Adams was born in Cambridge, Massachusetts, and he, too, got his start by playing to the home crowd and building a following in Massachusetts. In one interview with a local newspaper, Adams said, “If I didn’t grow up in Cambridge, I would never have rhythm. My time in Cambridge shaped everything.” His first EP, released in 2010, was aptly titled Boston’s Boy. His initial claim to fame came from remixing Asher Roth’s single “I Love College,” although Adams actually went to college and majored in political science while playing soccer (still along the coast, namely at Trinity College in Hartford, Connecticut). Boston’s Boyalso featured a direct head nod to Boston with “Fly Planes Over Boston,” featuring another up-and-comer at the time – Curren$y.

Machine Gun Kelly, the hometown boy, in a still from "Cleveland"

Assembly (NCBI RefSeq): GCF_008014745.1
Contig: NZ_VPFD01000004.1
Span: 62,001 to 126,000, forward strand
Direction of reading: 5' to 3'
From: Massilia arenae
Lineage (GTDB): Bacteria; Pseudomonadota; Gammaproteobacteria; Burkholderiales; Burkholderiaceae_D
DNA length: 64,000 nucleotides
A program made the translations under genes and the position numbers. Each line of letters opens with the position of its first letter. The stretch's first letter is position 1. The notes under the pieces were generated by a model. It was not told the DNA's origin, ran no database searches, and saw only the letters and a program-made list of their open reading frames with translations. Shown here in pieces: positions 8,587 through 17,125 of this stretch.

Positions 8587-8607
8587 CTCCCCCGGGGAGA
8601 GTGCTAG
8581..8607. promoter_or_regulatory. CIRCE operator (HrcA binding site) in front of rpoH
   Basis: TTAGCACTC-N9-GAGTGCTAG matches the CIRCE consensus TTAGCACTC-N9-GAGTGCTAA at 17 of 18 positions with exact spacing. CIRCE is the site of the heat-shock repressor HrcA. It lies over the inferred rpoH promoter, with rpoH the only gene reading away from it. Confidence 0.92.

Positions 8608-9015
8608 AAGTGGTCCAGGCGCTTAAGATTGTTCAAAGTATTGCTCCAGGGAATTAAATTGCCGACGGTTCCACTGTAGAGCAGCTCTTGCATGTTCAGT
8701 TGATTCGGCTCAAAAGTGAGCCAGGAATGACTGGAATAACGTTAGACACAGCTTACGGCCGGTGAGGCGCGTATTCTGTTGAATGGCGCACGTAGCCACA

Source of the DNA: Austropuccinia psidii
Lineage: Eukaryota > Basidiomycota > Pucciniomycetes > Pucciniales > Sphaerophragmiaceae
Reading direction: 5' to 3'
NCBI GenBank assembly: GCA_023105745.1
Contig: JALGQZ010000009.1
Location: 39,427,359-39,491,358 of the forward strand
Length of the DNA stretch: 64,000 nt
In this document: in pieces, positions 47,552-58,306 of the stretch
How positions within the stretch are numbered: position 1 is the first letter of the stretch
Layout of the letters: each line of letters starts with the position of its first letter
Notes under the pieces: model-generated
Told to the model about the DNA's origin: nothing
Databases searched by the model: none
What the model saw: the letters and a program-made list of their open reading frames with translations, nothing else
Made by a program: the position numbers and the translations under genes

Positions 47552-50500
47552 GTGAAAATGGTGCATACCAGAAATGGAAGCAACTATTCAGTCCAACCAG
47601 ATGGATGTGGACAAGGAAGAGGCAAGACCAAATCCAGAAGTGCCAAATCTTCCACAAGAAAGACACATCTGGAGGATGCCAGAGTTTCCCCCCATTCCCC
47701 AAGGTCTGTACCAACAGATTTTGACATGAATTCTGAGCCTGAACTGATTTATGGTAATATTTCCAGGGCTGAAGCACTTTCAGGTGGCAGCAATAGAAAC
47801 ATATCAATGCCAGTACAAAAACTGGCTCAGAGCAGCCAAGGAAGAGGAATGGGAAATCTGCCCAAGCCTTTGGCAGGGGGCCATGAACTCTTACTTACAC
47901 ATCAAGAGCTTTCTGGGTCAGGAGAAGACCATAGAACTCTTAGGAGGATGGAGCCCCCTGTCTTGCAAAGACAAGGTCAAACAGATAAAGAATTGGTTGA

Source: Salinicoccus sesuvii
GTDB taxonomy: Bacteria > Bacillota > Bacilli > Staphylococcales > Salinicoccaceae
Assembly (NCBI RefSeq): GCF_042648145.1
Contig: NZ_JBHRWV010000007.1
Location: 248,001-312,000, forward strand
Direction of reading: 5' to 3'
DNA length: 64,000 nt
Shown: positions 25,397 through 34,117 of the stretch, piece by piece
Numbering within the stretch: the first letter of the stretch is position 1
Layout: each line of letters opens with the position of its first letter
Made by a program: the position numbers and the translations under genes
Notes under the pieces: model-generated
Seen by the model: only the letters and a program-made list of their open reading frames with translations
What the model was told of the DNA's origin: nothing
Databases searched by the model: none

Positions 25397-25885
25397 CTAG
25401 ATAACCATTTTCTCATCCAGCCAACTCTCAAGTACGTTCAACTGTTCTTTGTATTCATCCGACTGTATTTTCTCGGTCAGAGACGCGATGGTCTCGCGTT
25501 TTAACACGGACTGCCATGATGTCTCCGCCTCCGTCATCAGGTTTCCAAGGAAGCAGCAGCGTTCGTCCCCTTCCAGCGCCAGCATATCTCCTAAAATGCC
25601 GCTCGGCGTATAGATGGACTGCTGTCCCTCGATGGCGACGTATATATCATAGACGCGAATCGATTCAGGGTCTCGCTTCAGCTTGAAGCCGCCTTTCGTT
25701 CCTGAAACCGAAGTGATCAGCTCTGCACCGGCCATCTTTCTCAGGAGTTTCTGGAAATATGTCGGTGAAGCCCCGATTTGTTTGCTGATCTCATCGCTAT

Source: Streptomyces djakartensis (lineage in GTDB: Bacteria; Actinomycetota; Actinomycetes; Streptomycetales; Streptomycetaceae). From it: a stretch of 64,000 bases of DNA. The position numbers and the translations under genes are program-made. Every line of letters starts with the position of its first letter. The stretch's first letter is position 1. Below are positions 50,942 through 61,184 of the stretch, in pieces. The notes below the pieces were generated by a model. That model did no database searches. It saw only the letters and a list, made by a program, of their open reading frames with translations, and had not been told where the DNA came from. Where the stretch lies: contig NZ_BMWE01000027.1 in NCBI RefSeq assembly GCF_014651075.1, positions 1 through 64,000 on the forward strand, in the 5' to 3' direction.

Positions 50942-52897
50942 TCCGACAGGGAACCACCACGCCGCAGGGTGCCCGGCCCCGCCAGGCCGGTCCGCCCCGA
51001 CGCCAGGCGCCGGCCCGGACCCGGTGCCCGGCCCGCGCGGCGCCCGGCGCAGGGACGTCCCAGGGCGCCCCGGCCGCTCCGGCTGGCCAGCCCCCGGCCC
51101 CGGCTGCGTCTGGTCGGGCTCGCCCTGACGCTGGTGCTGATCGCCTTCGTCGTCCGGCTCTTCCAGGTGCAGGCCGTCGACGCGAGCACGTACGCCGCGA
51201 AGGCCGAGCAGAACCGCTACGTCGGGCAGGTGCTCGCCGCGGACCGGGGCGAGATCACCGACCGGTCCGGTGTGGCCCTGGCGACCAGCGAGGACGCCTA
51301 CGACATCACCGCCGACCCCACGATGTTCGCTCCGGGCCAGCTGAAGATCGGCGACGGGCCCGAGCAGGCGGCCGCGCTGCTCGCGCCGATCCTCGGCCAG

However, this conversation is incomplete if I don’t mention Cleveland’s Machine Gun Kelly. Perhaps more than anyone else mentioned, MGK has created a career in his hometown – although in this case, Cleveland is actually the rapper’s adopted hometown (he moved here when he was 14). If you were at the Mike Posner show at the MAC Center in September, you might have seen a sample of what it is MGK has created. His surprise appearance generated more energy than anything Posner had done up to that point, and his every mention of Northeast Ohio got the crowd going.

Beyond the local appearances, MGK also went so far as to write a song called “Cleveland,” and it is, in my opinion, even more of a love letter than Jay’s song to NYC. Lyrics here include “I’m so Cleveland it’s a god damn shame,” and “Anybody sayin’ Cleveland’s dead, fuck ya’ll.” While he may not be the wordsmith that Jay-Z is (also debatable, of course), the Cleveland pride is dripping off every word – dripping enough that the Cleveland Cavaliers use this song during their games (granted, they may not be having any games for a while, but when they were actually playing games, this song was also getting played!).